In teleost fish, successful osmoregulation involves controlled ion transport mechanisms in kidney and gill epithelia. In this study, the effect of nitric oxide (NO) on Na+/K+-ATPase was investigated in vitro in these two tissues in brown trout (Salmo trutta)acclimated to freshwater. The NO donor sodium nitroprusside (SNP) inhibited in situ Na+/K+-ATPase activity, measured as ouabain-sensitive Rb+ uptake, in both samples of kidney and gill tissue and in isolated gill cells. The effect was dose-dependent in both tissues, with a maximal observed inhibition of approximately 40–50% (1 mmol l –1 SNP). The time-course of inhibition revealed a maximum effect with 10 min pre-incubation. The effect of SNP was reproduced with another NO donor, papa-nonoate (NOC-15; 200 μmol l–1), and was prevented by the NO scavenger 2-phenyl-4,4,5,5-tetramethylimidazoline-1-oxyl 3-oxide (PTIO; 1 mmol l–1). To further investigate the mechanism of the NO effect,whole-tissue Na+ and K+ levels were analysed. In kidney,SNP (1 mmol l–1) led to an increase in tissue Na+levels and a decrease in K+ levels in a 3:2 ratio. In gill tissue,no change in either ion was observed. These observations indicate that the effect on Na+/K+-ATPase is direct rather than due to a decrease in intracellular Na+, its rate-limiting substrate. SNP elevated the level of cyclic GMP (cGMP) in both kidney and gill tissue. Dibutyryl cyclic GMP (db-cGMP; 1 mmol l–1) also inhibited Na+/K+-ATPase activity in both tissues. Hence, a possible mechanism may involve the cGMP-activated kinase, even though other mechanisms cannot be excluded.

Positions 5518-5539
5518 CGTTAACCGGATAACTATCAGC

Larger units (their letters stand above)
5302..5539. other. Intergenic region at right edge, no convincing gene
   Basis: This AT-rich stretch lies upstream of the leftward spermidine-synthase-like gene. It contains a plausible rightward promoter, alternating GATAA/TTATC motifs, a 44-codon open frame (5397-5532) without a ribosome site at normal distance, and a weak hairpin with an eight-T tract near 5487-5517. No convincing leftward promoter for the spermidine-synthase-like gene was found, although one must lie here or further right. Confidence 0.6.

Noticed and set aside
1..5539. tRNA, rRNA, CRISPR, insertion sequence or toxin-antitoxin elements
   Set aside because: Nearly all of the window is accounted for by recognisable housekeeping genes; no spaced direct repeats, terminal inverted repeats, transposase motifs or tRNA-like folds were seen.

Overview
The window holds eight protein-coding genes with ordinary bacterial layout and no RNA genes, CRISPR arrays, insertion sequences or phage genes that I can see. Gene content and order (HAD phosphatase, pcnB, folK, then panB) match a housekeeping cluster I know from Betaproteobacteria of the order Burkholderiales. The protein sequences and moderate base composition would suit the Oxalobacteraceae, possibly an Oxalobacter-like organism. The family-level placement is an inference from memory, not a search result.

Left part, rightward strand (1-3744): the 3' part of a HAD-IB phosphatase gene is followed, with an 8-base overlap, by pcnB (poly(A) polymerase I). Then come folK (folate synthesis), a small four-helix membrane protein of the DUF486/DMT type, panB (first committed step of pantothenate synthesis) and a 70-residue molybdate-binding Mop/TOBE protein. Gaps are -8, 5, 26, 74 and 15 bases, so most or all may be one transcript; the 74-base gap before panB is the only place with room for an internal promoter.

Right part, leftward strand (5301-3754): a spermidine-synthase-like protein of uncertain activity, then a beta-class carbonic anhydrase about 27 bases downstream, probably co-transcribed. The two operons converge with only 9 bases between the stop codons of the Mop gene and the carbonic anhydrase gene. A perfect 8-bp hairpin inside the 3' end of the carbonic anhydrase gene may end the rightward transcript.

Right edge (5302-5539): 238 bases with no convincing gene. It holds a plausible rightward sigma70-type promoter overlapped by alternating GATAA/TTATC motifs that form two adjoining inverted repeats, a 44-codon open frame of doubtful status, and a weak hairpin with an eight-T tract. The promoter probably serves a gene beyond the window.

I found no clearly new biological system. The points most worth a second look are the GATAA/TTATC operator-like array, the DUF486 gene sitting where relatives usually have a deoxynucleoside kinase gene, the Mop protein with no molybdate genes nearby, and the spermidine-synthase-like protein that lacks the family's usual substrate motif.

Na+/K+-ATPase is an important energizer for ion transport in epithelial tissue. In the teleost kidney, reabsorption of most solutes and water is secondary to reabsorption of Na+, which is energized by Na+/K+-ATPase localized in the basolateral membrane. Teleosts in freshwater (FW) have a high glomerular filtration rate(GFR), which offsets the substantial osmotic uptake of water, and NaCl is conserved by reabsorption. In seawater (SW), teleosts maintain only 10% of the GFR attained in FW, the main role of the kidney being excretion of divalent ions (Brown et al., 1980; Evans, 1993). No change is seen in the kidney Na+/K+-ATPase activity in salmonids in response to salinity changes (rainbow trout, Jürss et al., 1985;Atlantic salmon, McCormick et al.,1989; brown trout, Madsen et al., 1995), and the decline in GFR is produced by a reduction in the number of filtering glomeruli rather than a fall in single nephron filtration (Brown et al.,1980).

Compensatory ion transport is accomplished by the gill epithelium in both FW and SW, countering NaCl loss and influx, respectively. In FW, the combined action of basolateral Na+/K+-ATPase and apical H+-ATPase constitutes the driving force for uptake of NaCl via apical Na+ channels and Cl/HCO3 exchange(Avella and Bornancin, 1989; Marshall, 2002). Both chloride cells and pavement cells may be involved in the uptake of NaCl(Wilson et al., 2000). In SW,Cl excretion involves apical Cl channels and basolateral Na+/K+-ATPase and Na+/K+/2Cl cotransporter,Na+ excretion being paracellular (see Marshall, 2002). The cellular site for this salt secretion is known to be chloride cells(Foskett and Scheffey,1982).